Regarding solar energy, Portugal has increased its photovoltaic power and solar term energy in the last two decades. The country was actually 9th in solar heating in the whole of the European Union in 2010 based on total volume.
Portugal aims to be climate neutral by 2050 and to cover 80% of its electricity consumption with renewables by 2026.
Electricity in Portugal
Portugal has a high level of electrification. In 2019, electricity covered 25% of the total final energy demand, 56% of building energy demand, and 25% of industry energy demand, according to IEA.
A significant portion of the electricity in Portugal is produced through a renewable source, over 50%. Wind power amounted to 24% of the electricity production. Portugal mostly uses hydroelectricity and wind to produce electricity, with wind power being the largest.
However, Portugal is still heavily dependent on imported coal for electricity production. Still, Portugal agreed to close all coal facilities by 2030.
Nuclear Energy in Portugal
There is no nuclear energy production in Portugal. While Portugal has one research reactor, it has been without nuclear fuel since early 2019 and will be decommissioned. No nuclear energy activities are planned in the future in Portugal, according to the European Nuclear Safety Regulators Group.
Natural Gas in Portugal
From 2002 to 2007, Portugal mainly focused on natural gas to replace coal. However, in the next five years, the government shifted towards renewable energy and ways to improve energy efficiency. However, the government announced that natural gas electricity generation will continue until 2040. All of Portugal’s natural gas is imported, predominantly from Nigeria and Algeria.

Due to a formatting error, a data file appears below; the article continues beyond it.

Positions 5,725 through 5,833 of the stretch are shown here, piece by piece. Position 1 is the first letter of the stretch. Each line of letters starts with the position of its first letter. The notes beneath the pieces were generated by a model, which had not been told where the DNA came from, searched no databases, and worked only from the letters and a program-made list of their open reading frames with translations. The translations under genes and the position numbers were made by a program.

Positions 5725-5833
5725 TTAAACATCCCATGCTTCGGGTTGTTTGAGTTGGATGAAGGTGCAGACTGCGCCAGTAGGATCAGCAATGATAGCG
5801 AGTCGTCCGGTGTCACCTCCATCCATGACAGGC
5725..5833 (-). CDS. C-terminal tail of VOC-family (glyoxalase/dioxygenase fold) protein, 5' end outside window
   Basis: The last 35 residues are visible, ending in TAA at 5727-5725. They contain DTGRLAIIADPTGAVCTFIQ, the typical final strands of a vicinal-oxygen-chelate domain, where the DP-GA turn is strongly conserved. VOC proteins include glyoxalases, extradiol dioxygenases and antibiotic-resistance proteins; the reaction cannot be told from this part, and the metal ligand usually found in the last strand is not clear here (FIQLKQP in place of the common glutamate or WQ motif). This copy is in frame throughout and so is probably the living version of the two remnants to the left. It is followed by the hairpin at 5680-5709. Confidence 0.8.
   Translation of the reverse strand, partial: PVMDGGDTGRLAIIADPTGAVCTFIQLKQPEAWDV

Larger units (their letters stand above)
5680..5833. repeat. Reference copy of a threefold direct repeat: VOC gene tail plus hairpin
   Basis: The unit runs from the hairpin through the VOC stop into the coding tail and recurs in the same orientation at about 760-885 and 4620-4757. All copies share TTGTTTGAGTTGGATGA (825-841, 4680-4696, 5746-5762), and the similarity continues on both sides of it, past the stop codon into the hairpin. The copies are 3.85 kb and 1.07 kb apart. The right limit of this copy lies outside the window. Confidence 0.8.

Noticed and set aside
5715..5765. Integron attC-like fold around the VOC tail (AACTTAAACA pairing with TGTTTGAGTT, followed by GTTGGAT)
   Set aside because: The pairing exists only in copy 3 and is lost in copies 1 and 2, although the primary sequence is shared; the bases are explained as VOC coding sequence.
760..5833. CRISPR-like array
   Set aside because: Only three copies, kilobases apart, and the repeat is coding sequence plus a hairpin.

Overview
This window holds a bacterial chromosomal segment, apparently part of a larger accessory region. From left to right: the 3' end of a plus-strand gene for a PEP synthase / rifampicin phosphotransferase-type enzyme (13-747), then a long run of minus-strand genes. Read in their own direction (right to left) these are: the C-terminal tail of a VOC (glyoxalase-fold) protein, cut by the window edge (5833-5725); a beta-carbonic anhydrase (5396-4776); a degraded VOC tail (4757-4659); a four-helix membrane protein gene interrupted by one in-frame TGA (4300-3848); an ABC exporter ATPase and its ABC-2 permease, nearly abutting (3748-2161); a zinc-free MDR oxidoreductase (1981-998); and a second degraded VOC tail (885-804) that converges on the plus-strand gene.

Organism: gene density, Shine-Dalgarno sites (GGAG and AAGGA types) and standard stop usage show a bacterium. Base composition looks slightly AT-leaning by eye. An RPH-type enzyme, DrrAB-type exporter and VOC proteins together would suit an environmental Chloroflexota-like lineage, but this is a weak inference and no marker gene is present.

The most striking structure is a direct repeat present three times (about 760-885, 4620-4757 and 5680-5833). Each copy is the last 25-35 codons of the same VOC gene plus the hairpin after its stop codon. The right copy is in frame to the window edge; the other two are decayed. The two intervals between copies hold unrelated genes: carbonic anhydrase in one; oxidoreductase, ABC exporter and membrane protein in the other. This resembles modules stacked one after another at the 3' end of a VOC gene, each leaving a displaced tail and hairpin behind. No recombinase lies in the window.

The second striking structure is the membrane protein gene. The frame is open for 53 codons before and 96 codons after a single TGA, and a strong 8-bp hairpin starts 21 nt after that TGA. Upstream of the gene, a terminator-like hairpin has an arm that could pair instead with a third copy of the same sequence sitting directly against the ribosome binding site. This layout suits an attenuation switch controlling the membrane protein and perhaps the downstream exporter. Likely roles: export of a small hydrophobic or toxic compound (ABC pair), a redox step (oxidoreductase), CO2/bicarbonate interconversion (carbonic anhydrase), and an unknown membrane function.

Mining in Portugal
Portugal has a diversity of mineral resources, being a large EU producer of copper, tin, lithium, and tungsten and a global producer of marble, limestone, and granite. Portugal has over 850 mines, queries, and hydrotherapy entities as of 2019.
Portugal is developing its lithium industry, which has been criticized by many in the country. The country’s lithium reserves amount to around 60,000 tonnes, making it the 9th country in the world with the largest reserves. Portugal currently produces 11% of the global market.
The Barroso Lithium Project in northern Portugal has been expanded to 5.42km2 until 2036. This project is operated by Uk company Savannah Resources and is the largest deposit of lithium-containing spodumene ore. However, its progression is still waiting to be approved by the Portuguese Environmental Agency.